Notably absent from NBC are performance criteria concerning impact and background noise. Both noise sources can often have significant effects on perceived acoustical often performance, even if code requirements for sound isolation are satisfied.

In Ontario, acoustical requirements for condos are addressed in the Ontario New Home Warranties Plan Act. The process requires new condominium projects be registered with the Tarion Warranty Corporation under the Builder Bulletin 19 (B19) program.  (The B19 program is intended to ensure building design and construction meet required standards to protect the buyer and Tarion as the warranty holder.) Apart from the legal requirements of meeting the 2012 Ontario Building Code (OBC), Tarion B19 demands design and construction meet good architectural and engineering practices so as to address risk of complaints related to privacy and noise disturbance.

The B19 program in Ontario expands the acoustical design requirements of OBC through the newly updated Risk Area 11–Acoustics. (Visit[2] to get more information on the program.) The B19 program now includes considerations for sound transmission between suites and other common areas, mechanical sound and vibration transmission, and electrical components such as generators and transformer noise, which can affect other units in the same building, or offsite receptors/residences. An issue with the B19 program is risk areas are identified without associated criteria or constraints for their evaluation. The crucial responsibility of establishing criteria, defining and meeting best practices, and implementing appropriate design solutions rests with the acoustical specialist.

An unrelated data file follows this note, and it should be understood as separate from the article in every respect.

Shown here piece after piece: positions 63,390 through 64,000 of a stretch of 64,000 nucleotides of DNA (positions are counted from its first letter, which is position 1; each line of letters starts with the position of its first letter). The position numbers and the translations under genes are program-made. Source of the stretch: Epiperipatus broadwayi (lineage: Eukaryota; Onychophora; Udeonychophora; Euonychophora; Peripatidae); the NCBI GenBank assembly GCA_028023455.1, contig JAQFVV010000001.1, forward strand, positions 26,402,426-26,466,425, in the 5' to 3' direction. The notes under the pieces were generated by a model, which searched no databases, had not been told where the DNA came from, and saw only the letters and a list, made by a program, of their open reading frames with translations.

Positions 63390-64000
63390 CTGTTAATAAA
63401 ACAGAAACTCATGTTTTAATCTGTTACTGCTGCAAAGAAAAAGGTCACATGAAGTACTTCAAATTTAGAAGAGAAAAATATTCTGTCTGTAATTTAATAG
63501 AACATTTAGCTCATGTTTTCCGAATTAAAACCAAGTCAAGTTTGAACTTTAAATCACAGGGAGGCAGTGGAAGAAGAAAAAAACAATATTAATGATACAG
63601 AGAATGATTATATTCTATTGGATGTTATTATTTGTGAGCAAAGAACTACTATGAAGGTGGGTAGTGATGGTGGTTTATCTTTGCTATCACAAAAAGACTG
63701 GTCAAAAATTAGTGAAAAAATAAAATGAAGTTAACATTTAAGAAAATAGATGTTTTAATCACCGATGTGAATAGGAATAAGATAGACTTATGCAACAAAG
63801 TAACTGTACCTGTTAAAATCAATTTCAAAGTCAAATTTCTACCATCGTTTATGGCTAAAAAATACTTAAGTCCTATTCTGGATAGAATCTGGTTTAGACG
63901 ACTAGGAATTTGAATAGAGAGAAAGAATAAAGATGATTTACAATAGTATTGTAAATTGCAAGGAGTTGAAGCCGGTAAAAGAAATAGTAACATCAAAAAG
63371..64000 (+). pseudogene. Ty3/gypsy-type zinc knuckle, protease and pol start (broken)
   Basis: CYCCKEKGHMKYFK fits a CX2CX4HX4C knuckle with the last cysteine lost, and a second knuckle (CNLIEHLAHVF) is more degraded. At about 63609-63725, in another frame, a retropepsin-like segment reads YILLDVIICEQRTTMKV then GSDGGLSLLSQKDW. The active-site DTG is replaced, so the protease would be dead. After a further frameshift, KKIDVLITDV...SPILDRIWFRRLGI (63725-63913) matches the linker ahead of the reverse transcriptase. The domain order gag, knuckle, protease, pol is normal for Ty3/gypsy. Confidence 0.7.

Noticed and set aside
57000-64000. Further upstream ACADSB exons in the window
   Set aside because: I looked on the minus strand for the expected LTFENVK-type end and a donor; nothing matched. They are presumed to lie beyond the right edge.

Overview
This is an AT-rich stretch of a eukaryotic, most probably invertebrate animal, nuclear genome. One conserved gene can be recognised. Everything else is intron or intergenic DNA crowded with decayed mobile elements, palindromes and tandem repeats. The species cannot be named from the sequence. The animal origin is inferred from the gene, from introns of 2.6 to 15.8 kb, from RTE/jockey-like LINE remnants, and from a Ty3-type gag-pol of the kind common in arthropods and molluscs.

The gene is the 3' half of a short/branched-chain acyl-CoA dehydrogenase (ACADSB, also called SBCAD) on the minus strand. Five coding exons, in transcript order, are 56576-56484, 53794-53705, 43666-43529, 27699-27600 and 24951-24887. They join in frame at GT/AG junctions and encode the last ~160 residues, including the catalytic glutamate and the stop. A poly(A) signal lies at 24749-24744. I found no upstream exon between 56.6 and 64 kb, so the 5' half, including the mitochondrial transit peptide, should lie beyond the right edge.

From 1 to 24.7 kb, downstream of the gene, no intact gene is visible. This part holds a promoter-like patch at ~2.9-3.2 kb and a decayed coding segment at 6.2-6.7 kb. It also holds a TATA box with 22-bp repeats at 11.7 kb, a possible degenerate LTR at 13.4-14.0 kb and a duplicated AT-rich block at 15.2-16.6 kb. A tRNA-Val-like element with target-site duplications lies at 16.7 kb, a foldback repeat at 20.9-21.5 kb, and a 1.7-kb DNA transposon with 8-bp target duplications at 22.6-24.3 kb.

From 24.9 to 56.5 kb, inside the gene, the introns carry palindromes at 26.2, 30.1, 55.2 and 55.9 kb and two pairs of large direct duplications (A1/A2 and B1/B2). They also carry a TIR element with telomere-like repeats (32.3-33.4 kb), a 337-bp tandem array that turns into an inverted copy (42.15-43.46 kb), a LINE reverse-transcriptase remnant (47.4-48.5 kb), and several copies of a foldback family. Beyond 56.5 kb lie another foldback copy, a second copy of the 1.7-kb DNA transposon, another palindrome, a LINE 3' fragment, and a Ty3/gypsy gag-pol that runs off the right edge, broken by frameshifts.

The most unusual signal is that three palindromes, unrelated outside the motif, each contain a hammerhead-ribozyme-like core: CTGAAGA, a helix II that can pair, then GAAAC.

Key acoustic issues
While the concepts and strategies for meeting acoustic performance targets are well established, their implementation can sometimes be challenging. It requires builders and architects to adopt new construction methods at additional costs. Success on a project requires diligent co-ordination between the design team and the builder to ensure correct implementation. An important first step is conducting early reviews of design drawings to identify specific acoustic concerns and concepts for mitigation.

Sound isolation